The Biblical Position of Multisite –

Assessing the biblical position of multisite

In trying to assess the biblical position on multi-sites, we have to first acknowledge that at best the concept of multi-sites appears to be “a-biblical” (as opposed to a non-biblical or a biblical concept) in the word of God.  Our theological assessment of multi-sites is probably better handled by breaking down various components of what a multi-site church model accomplishes and assessing these individual characteristics to evaluate if in such a model there is biblical fruitfulness and relevance in these areas. Here are just a few characteristics which can be (in my opinion) useful in assessing the biblical position of multi-sites and is by no means comprehensive.

Unity

Much of the New Testament emphasises love, unity, co-operation, and interdependence.  Scriptures such as Romans 12 highlight this truth which should be evident in our personal capacities, and as individual churches. Surely these truths should be evident and extend beyond the local church level to churches in a particular locality. Examples such as the Jerusalem council (Acts 15) and the raising of money from the churches of Macedonia for the relief of the Jerusalem church (2 Cor. 8-9) developed on the basis of such love, unity, co-operation, and interdependence. When we come to the multi-site church, then, are we that far removed from this theological ground? This notion appears among proponents of the multi-site approach. For example, Drew Goodmanson of Kaleo Church in San Diego says, “with multi-site strategies you give the city witness to kingdom expression as seen in the unity of multiple sites working together.”

 Minimising Comparison within the body

Secondly the one thing at NCF that we are constantly needing to be aware of, work at and distance ourselves from is comparison between sites which can result in the “works of the flesh” that Paul lists in Galatians 5:19-21, and eight of them can be seen to focus on disunity and division and comparison within the church: “enmity, strife, jealousy, fits of anger, rivalries, dissensions, divisions, envy.” He addresses these sins with dire seriousness: “I warn you, as I warned you before, that those who do such things will not inherit the kingdom of God” (5:21). We see that these sins can be entrenched within churches today. It seems that the multi-site nature of our church has made us particularly aware of the pitfalls of comparison as it is very easy to fall into these when thinking of activities that happen in the life of the sites – such as worship etc. if not guarded against.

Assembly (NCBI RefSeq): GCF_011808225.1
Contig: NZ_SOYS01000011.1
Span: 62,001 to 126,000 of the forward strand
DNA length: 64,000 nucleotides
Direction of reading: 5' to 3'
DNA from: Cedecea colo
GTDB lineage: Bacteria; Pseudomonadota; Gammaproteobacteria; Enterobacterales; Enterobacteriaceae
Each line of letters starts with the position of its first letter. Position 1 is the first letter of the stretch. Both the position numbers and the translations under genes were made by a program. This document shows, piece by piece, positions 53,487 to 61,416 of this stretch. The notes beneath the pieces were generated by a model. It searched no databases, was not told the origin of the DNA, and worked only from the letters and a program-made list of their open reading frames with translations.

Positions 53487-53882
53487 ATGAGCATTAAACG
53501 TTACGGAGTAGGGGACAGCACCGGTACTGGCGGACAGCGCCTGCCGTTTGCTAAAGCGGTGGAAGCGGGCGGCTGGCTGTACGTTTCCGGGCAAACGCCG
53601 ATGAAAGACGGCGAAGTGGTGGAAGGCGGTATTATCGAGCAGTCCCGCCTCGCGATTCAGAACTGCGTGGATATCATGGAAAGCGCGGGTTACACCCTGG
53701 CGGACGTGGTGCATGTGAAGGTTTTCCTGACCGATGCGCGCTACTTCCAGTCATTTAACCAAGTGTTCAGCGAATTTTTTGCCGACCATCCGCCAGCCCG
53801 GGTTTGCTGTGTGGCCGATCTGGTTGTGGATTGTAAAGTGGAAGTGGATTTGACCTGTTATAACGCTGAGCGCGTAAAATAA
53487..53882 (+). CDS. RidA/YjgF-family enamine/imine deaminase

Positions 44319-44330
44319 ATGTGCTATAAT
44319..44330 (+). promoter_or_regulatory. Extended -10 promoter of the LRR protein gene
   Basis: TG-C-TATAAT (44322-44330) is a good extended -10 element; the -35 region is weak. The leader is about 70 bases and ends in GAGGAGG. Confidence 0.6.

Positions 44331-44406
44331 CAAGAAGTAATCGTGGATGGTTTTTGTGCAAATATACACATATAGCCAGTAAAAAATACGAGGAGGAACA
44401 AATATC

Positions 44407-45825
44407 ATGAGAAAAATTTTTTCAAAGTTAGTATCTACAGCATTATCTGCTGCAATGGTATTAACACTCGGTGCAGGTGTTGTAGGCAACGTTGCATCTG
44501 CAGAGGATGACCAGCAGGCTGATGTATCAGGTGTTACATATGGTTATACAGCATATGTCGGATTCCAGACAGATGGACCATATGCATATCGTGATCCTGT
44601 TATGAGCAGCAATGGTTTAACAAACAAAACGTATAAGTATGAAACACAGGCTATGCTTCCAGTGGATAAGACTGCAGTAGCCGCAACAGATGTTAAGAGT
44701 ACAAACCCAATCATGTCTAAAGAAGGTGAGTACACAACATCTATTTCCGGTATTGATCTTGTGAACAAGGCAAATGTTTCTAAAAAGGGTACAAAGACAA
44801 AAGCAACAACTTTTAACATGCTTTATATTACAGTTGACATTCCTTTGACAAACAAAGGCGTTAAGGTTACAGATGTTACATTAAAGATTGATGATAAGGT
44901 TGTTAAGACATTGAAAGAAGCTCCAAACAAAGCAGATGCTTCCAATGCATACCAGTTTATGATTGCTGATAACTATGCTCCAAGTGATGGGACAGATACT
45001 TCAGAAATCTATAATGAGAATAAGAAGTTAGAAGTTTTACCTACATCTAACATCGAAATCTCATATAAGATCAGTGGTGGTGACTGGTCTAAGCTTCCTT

Church Growth

Multisite church structure can aid responsible church growth. At NCF we are not interested in numeric growth for the sake of numbers or church prestige. Rather, what must be considered is that we cannot add to the church but rather growth comes from God and the part we play is how we embrace such growth and adapt ourselves to accommodate it.

We have a Theological conviction that growth is a biblical value.  This conviction comes from seeing scriptural examples of amazing growth such as recorded in the Gospels:-

  • The public ministry of Jesus to large crowds (Matt. 14:14 & 21; 15:38; Mark 4:1; 6:34; Luke 12:1).
  • The book of Acts records the amazing growth of the church both in Jerusalem and in Antioch (Acts 2:41; 4:4; 5:14; 6:7; 11:21; 24-26).
  • Furthermore, the New Testament emphasizes that the gospel is good news to be spread in all places (2 Thess. 3:1; Acts 9:31; Matt. 29:18-20; Acts 1:8; Luke 14:21-22).

As we evaluate our multi-site meetings, do we see the North growing and people being added?  Do we see unbelievers being saved? The answer has to be an emphatic “yes”, so we see that the fruit of adapting to a multi-site approach has aided in handling growth and this is in accordance with this theological conviction that growth is a biblical value.

Sharing of resources

The believers in the early church as seen in Acts 2:42-47, amongst other things were together (speaks of unity) and had everything in common. There seemed to be a sharing of resources as they saw need.  Could it be that this same value could be applied on a slightly more macro scale, that of a multi-site church?  One of the major benefits that we are seeing in a multi-site church dynamic at NCF is that the sharing of resources across sites has indeed eliminated many problems and needs which would have slowed down the effectiveness of the church in reaching into a community.  Resources of people, finances and equipment can all be included in this.